And Death shall have No Dominion (Dylan Thomas)

This is one of Dylan Thomas’s earliest poems, and one that he loved to speak out loud (loud meaning loud). It’s about what, if anything, is likely to happen to us after we die.

There are two Biblical references. One of these gives us the title, and the 1st and 9th lines of each of the 3 stanzas. This is Romans 6:9, “Knowing that Christ being raised from the dead dieth no more; death hath no more dominion over him.” The other reference is to Revelation 20:13, “And the sea gave up the dead which were in it; and death and hell delivered up the dead which were in them.” And so the poem’s first, and regularly repeated line is, ‘And death shall have no dominion‘. This would appear to be a substantial and sweeping claim. Let’s follow it through.

Stanza 1.Dead men naked‘, stripped of funeral shroud and flesh, ‘shall be one with the man in the wind and the west moon‘. Thomas delights to disrupt conventional phrases in order to keep us on our poetic toes. The conventional phrases are ‘the man in the moon‘, who has been removed from the earth, and the ‘west wind‘, which blows from the direction of the setting sun and the ‘dying of the light’ (to quote another of Thomas’s poems). Even if our ‘bones are picked clean’, we think of them as being the last solid bits of us to survive, but the Bible tells us that ‘dust we are, and to dust we must return’. The time will come, then, when even ‘the clean bones (are) gone‘, but all is not lost. We ‘shall have stars at elbow and foot’. Our scientist tell us that the atoms from which we’re made were generated billions of years ago in exploding stars, and that when we die, these atoms of ours will drift off to other places. Eventually, when our Sun, in its expanding death throes, incinerates the Earth, they’ll return to the starry heavens from which they came.

Should our dead bodies ‘sink through the sea, they shall rise again‘, though in what shape or form, for how long, or what purpose, Thomas doesn’t surmise. Thus far, the focus has been on our bodies, but what about our minds? The poem seems to suggest that conscious awareness may continue, and indeed that anyone who became ‘mad .. shall be sane‘. Similarly, even if the bodies of ‘lovers .. be lost‘, the ‘love‘ they had for one another will somehow, in some way, survive.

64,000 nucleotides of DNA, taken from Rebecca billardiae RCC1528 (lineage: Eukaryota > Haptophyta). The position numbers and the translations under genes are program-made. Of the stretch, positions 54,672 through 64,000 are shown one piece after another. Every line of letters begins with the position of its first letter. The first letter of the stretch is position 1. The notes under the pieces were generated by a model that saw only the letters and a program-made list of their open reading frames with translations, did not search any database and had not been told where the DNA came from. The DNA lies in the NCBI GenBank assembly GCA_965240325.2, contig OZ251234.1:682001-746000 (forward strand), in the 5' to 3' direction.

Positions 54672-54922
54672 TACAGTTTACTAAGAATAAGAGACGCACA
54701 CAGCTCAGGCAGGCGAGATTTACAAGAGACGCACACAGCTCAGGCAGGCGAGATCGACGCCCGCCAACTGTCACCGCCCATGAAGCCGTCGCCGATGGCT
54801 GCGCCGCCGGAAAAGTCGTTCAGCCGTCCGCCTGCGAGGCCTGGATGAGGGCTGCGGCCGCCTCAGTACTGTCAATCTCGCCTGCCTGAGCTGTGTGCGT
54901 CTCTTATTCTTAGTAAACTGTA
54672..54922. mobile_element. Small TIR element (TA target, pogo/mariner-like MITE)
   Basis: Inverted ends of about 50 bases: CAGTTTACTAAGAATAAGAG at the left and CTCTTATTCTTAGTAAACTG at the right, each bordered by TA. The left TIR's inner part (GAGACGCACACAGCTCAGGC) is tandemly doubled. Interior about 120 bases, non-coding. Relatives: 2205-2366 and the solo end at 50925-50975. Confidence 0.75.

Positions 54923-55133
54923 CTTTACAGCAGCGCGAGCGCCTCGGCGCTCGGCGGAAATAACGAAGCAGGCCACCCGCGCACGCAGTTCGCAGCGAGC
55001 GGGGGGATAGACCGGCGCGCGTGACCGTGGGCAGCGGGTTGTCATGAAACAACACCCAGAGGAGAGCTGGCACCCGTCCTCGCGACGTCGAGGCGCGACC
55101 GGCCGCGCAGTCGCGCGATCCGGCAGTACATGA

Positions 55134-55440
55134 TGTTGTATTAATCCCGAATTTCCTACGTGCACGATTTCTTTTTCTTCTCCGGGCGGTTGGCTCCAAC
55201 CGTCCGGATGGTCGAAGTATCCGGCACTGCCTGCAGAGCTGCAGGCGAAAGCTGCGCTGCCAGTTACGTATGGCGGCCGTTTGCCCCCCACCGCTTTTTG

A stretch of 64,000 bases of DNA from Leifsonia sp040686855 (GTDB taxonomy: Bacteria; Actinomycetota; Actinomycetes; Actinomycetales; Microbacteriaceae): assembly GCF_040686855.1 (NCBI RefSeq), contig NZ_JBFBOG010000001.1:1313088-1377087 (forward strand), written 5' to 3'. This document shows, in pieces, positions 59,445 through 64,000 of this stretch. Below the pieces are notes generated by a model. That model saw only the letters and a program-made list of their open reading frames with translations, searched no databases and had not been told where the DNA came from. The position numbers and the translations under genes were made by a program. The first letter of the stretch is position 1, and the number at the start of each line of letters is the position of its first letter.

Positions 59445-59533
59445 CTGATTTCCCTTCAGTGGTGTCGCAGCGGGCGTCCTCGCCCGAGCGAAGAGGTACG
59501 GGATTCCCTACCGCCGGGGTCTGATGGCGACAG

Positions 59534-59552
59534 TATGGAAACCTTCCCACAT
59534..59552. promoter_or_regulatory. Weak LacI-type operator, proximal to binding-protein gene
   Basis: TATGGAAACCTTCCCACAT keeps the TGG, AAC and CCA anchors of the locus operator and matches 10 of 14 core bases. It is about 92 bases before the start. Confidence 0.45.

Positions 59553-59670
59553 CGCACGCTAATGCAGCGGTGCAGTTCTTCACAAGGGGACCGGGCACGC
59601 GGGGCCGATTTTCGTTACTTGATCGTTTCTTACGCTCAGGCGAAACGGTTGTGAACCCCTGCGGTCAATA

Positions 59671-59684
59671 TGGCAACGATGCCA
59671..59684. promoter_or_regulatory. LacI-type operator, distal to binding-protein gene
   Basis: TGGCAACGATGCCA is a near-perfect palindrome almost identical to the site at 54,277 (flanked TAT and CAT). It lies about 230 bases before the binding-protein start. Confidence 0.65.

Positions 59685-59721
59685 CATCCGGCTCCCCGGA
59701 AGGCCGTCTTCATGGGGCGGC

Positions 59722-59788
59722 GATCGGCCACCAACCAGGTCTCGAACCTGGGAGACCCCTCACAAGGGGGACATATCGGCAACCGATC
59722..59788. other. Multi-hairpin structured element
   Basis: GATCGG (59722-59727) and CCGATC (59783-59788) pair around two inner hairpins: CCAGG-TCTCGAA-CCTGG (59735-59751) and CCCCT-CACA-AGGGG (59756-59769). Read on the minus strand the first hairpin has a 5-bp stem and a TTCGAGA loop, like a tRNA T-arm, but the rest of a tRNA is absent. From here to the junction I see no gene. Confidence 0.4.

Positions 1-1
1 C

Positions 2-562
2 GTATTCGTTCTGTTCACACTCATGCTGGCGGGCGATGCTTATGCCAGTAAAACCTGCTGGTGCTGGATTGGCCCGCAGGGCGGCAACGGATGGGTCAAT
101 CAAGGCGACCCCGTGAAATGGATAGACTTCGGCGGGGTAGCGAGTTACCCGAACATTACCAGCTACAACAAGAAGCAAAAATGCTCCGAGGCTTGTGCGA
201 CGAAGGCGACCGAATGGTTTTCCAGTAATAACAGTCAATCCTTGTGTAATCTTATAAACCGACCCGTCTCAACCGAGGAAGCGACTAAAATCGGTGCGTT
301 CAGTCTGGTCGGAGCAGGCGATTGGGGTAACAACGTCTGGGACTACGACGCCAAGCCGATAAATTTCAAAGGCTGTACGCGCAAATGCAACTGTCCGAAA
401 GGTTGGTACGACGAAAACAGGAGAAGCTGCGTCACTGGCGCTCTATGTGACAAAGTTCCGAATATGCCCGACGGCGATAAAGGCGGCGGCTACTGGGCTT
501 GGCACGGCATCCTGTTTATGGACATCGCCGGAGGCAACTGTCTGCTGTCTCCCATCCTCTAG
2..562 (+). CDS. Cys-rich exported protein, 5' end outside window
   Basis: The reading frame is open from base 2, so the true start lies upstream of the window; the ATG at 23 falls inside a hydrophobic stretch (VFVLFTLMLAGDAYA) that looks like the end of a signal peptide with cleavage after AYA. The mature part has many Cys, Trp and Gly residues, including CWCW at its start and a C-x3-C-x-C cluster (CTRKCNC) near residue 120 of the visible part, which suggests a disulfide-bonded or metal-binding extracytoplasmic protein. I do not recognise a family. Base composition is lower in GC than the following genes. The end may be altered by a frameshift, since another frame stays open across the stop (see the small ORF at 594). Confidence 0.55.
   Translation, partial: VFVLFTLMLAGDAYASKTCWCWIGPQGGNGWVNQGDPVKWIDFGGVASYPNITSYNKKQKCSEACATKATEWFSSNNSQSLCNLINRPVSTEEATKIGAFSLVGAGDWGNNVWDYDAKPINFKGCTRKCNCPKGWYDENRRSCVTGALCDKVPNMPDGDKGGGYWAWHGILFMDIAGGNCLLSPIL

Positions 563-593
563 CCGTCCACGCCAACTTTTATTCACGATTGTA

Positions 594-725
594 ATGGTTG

Stanza 2. Thomas now thinks about what might happen to our bodies and minds before we die. Bodies, lying ‘under the windings of the sea‘, may not ‘die windily‘, but other bodies will be less fortunate. Some will be pulled apart on ‘racks‘, and others will be beaten until broken while ‘strapped to a wheel‘. We’re told, however, that the victims of such atrocities ‘shall not break‘, even if their ‘faith‘ should ‘snap in two‘. The then appearance of the mythical ‘unicorn‘ is, perhaps, a timely hint that we should not be giving this poem too literal a reading. Though ripped open and ‘split all ends up‘ by the unicorn’s long, large, sharply pointed horn, those on the receiving end ‘shan’t crack‘, in spirit at least, brave souls!

Stanza 3. Thomas concludes by considering what we lose out on when we die. Our senses will die along with the bodies that empowered them. Without ears, we’ll neither hear ‘gulls cry‘, nor ‘waves break loud on the seashores‘. Without eyes, we’ll no longer see a flower ‘lift its head to the blows of the rain‘. Death, then, has at least  one negative kind of positive – we’ll no longer see, or endure, the Shakespearean ‘blows’ of the ‘slings and arrows of outrageous fortune’.

At the poem’s end, although earlier we were assured that ‘they shall be sane‘, there are still those ‘dead as nails‘, and six feet under, who are ‘mad‘. They are ‘characters‘ indeed, for with their bony ‘heads‘ they ‘hammer‘ the shoots of planted ‘daisies‘ through the earth, and into the ‘sun‘-shine. But this becomes a reminder that perhaps, ultimately, nothing endures. The time will come when our faithful old ‘sun breaks down‘, which turns our thoughts to the universe itself. Will it finally go out with another, but this time all-destroying ‘big bang’, or with the increasingly inaudible whimper of an everlasting ‘big freeze’?

As ever, we needn’t read Thomas for any easy-going answers to life’s questions. He takes us on exhilarating, mind expanding journeys along multiple carriageways, with occasional slip roads to unexpected places, as well as the ‘odd’ roundabout, screeching 1-point turn, T junction or dead end, just to keep our brains awake, our hearts beating, and our pulses racing. So, having read the poem, now tell me what you believe in. Is there life after death, resurrection or cosmic dispersal of bodies, continued awareness – or will everything become forever dark, when the last candle flame finally gutters and is gone?

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